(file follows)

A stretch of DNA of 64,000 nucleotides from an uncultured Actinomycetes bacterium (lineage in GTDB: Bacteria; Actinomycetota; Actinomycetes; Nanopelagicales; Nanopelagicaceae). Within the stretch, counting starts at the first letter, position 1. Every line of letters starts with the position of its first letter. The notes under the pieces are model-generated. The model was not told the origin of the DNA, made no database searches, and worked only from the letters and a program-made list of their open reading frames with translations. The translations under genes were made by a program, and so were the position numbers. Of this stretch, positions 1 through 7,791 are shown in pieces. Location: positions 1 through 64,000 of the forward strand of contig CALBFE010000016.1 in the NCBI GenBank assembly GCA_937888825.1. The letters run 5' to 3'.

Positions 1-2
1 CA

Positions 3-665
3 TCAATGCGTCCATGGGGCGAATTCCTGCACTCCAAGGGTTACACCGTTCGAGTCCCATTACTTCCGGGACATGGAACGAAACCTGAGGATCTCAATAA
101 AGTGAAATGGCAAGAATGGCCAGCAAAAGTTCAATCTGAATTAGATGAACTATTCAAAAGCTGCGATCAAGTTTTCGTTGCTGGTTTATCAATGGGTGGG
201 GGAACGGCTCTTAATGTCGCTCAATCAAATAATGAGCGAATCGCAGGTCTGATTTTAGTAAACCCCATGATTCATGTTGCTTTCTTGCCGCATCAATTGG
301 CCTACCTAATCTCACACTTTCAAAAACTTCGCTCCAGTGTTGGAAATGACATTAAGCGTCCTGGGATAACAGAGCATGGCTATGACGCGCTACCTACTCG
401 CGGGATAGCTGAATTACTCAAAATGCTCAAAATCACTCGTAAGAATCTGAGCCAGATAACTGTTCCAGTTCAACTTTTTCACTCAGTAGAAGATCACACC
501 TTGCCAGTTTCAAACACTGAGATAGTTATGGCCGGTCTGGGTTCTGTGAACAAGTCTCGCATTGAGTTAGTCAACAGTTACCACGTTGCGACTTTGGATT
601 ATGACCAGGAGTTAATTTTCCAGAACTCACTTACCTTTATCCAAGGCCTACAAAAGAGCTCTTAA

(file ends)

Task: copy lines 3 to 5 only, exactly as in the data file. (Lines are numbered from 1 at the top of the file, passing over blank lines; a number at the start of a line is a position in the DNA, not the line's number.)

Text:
1 CA

Positions 3-665
3 TCAATGCGTCCATGGGGCGAATTCCTGCACTCCAAGGGTTACACCGTTCGAGTCCCATTACTTCCGGGACATGGAACGAAACCTGAGGATCTCAATAA